Victorious is Britain’s biggest metropolitan festival. From humble beginnings a few years ago at a site in Portsmouth’s Historic Naval Dockyard, the event is now in its eighth year and has expanded to occupy a giant swathe of Southsea Common and promenade. There are a total of ten performance spaces but the majority of the big action takes place on the headline Common and Castle stages.
In 2017, the festival grew from a two day weekend to include a Friday night party on the (smaller) Castle stage and from 2018 the Friday activities were upgraded to the premiere Common arena.
Last year the weather was at times atrocious; rain pelted sideways aided by a hurricane force breeze off The Solent. Bands huddled under makeshift gazebos at the back of the stages. Boy what a difference a year makes. For 2019, three days of wall to wall sunshine with temperatures exceeding thirty degrees were forecast. So, with a pair of sunnies and the factor fifty in hand, I packed my camera and headed down the A3 to be beside the seaside.
Friday’s first action on the big stage came in the form of Dodgy, a band who sit smack bang in the 1990s Britpop nostalgia box. Dodgy headlined the very first Victorious in 2012. I didn’t see that performance, and as a result of bank holiday traffic, I didn’t see last Friday’s one either. I did see them in their heyday at the Kentish Town Forum, though I suspect it was called the ‘Town And Country Club’ back then. If I’m being brutally honest, the thing I remember most about that evening was how good the support (a little-known band at the time called Kula Shaker) were. I was keen to find out if Dodgy were going to make more of an impression second time around, but sadly I’ll never know. One thing I’d bet the mortgage on. They surely must have played Staying Out For The Summer and given the weather, the crowd would have lapped it up.
The Zutons followed and this one I did get to see, their brand of jangling guitar infused pop and rock going down very nicely with the late afternoon Victorious crowd. Frontman Dave McCabe’s brown mop of hair bounced in harmony with the audience whilst stage left, sax player and vocalist Abi Harding’s staccato dancing and facial expressions drew much warranted attention.
The band’s most popular tune, Valarie, was made more famous by the Mark Ronson/Amy Winehouse collaboration. This came mid-way through the set and garnered a big reaction, but it was the foot-stomping/hand clapping You Will You Won’t that closed proceedings and was my personal highlight. It was made for an event such as this.
Doves are a band that I freely admit passed me by at their height, though given the sizeable number of tour shirts baring their name in evidence, there was significant support in the crowd. Another indie rock band from the late Britpop era, singer Jimi Goodwin played bass in the style of his namesake Hendrix (i.e. instrument upside down though fortunately not on fire). He also bore a passing resemblance to a bespectacled Guy Garvey – or put another way, a geography teacher without the elbow pads – but just like Garvey, Goodwin had a great rapport with the crowd.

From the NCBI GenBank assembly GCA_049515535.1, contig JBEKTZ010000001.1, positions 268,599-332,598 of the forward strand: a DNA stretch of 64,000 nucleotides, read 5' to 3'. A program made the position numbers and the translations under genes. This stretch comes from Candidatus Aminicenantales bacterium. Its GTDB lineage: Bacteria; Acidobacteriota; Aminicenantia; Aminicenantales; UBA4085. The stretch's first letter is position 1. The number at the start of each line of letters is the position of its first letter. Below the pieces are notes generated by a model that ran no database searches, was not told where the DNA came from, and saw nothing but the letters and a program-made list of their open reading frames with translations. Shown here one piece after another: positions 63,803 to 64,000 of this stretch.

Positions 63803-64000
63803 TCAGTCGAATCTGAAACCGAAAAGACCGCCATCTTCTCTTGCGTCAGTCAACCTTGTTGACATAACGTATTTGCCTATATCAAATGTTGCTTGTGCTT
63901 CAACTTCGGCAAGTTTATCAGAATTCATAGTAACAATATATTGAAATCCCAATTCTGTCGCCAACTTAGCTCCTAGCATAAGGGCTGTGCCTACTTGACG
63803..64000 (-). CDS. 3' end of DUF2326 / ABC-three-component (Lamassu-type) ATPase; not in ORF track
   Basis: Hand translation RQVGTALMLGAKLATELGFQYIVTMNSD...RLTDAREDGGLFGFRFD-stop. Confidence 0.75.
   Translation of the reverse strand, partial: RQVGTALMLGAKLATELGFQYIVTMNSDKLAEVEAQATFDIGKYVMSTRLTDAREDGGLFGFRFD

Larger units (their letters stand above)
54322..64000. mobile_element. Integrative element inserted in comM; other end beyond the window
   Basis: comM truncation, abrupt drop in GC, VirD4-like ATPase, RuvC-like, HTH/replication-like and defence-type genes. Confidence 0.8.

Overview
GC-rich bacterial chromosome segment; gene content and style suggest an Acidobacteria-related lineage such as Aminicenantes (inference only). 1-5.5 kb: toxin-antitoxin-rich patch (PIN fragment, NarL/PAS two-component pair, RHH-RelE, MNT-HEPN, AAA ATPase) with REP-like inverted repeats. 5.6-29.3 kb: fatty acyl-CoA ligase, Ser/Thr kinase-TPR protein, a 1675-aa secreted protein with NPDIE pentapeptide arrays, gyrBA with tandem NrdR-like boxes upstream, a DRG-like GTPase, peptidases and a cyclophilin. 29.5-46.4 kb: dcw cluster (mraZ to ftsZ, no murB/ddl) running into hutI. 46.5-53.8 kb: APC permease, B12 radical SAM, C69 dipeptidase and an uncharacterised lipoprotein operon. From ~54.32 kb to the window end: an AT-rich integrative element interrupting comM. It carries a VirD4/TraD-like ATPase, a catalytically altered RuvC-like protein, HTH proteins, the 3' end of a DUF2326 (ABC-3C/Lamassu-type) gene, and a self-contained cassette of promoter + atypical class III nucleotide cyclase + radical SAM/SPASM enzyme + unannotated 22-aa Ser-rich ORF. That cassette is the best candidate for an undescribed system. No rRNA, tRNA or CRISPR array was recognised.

As the set progressed, I was left wondering ‘there must be a song of theirs that I know’. Then they played There Goes The Fear and I was left wondering ‘how on earth did I not know this was a Doves song?’ I’m in no doubt the whole episode says more about my own ignorance than it does the Doves discography.
As the relentless blue skies gave way to a beautiful south coast sunset, The Specials came on to the Common stage.
The famed social conscience of the band was spelled out for all to see in the shape of placard props placed amongst the backline.
Terry Hall read lyrics from an iPad and sadly didn’t look like he had his heart in the performance, though super-animated Jamaican born guitarist Lynval Golding more than made up for this.
Highlights included the obvious, A Message To You, Rudy and Too Much, Too Young. This latter song came last and pork pie hats would have been thrown in the air, had anybody been wearing them. The band didn’t play Ghost Town. Perhaps it’s just too depressing with no deal Brexit and the suggestions of what might possibly follow around the corner? The absence of this fantastic piece of music was a shame, but notwithstanding that and Hall’s apparent ambivalence, The Specials still turned in a very enjoyable performance.
By late summer at nine-forty, the stage lighting had fully taken hold for Friday night headliner Two Door Cinema Club.
Whilst cementing the unashamed ‘retro/nostalgia’ vibe of Victorious’ opening day, the Northern Irish touring five-piece were comparative newcomers, given their massive debut album Tourist History is only nine years old.
Much of the instantly recognisable tunes the band played, such as What You Know and Something Good Can Work, come from that album and the entire audience it seemed sang along to the ringing guitar lines. After a while, you’re struck that a lot of the songs sound the same but when you’ve got some of the anthems Two Door Cinema Club have got it doesn’t really matter.
It certainly didn’t matter to the Friday night audience whose bouncing and singing helped generate one of the best atmospheres of the entire weekend. At the close, fireworks lit up the sky and the exodus began. Saturday brought the promise of a bit less nostalgia and a bit more eclecticism. I was looking forward to it before I’d even reached the car park.
Victorious Festival 2019: Friday Night At the Seaside: review and photography by Simon Reed. Simon has his own music photography website at www.musicalpictures.co.uk. RockShot’s review of Saturday/Sunday at Victorious 2019 to follow.